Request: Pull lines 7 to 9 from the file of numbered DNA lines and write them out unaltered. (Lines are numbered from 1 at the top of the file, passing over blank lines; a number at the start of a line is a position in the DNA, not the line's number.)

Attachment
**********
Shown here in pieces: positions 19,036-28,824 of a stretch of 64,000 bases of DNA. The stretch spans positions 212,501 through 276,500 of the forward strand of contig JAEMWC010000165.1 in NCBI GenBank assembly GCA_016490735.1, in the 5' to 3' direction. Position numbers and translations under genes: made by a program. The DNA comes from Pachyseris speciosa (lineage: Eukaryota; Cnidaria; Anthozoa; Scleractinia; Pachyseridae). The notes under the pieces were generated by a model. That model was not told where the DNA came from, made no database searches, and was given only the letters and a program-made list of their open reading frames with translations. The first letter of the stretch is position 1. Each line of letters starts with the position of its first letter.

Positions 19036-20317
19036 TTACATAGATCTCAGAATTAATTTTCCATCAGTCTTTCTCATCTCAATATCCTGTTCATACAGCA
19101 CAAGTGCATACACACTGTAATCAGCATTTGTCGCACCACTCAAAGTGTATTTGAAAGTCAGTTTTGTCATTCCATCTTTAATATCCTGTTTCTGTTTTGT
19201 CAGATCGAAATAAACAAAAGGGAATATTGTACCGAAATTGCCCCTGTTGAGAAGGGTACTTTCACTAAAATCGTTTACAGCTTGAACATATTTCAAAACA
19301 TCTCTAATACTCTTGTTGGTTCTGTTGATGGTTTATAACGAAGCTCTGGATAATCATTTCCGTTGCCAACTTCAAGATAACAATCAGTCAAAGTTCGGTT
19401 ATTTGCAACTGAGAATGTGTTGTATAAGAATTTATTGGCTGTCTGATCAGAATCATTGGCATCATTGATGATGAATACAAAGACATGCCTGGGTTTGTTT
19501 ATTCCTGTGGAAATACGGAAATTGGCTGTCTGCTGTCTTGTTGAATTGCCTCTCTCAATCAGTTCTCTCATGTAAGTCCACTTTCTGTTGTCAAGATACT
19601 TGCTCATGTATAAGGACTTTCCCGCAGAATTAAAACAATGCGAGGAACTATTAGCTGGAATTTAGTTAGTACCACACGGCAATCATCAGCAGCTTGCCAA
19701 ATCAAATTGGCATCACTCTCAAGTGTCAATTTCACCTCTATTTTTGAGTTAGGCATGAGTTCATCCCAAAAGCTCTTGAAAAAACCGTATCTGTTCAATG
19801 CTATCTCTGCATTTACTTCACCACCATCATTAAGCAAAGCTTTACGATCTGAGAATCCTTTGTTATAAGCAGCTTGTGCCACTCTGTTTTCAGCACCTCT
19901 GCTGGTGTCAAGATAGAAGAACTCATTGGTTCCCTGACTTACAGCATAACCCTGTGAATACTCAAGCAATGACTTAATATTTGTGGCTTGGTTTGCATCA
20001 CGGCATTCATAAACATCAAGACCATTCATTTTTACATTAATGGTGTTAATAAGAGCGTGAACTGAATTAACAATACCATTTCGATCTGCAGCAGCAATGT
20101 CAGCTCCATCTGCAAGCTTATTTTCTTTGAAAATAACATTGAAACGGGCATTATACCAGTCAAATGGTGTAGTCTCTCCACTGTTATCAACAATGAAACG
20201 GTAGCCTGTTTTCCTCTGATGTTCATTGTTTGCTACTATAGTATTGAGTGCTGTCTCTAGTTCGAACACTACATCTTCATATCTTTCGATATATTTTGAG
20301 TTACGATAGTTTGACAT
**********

19401 ATTTGCAACTGAGAATGTGTTGTATAAGAATTTATTGGCTGTCTGATCAGAATCATTGGCATCATTGATGATGAATACAAAGACATGCCTGGGTTTGTTT
19501 ATTCCTGTGGAAATACGGAAATTGGCTGTCTGCTGTCTTGTTGAATTGCCTCTCTCAATCAGTTCTCTCATGTAAGTCCACTTTCTGTTGTCAAGATACT
19601 TGCTCATGTATAAGGACTTTCCCGCAGAATTAAAACAATGCGAGGAACTATTAGCTGGAATTTAGTTAGTACCACACGGCAATCATCAGCAGCTTGCCAA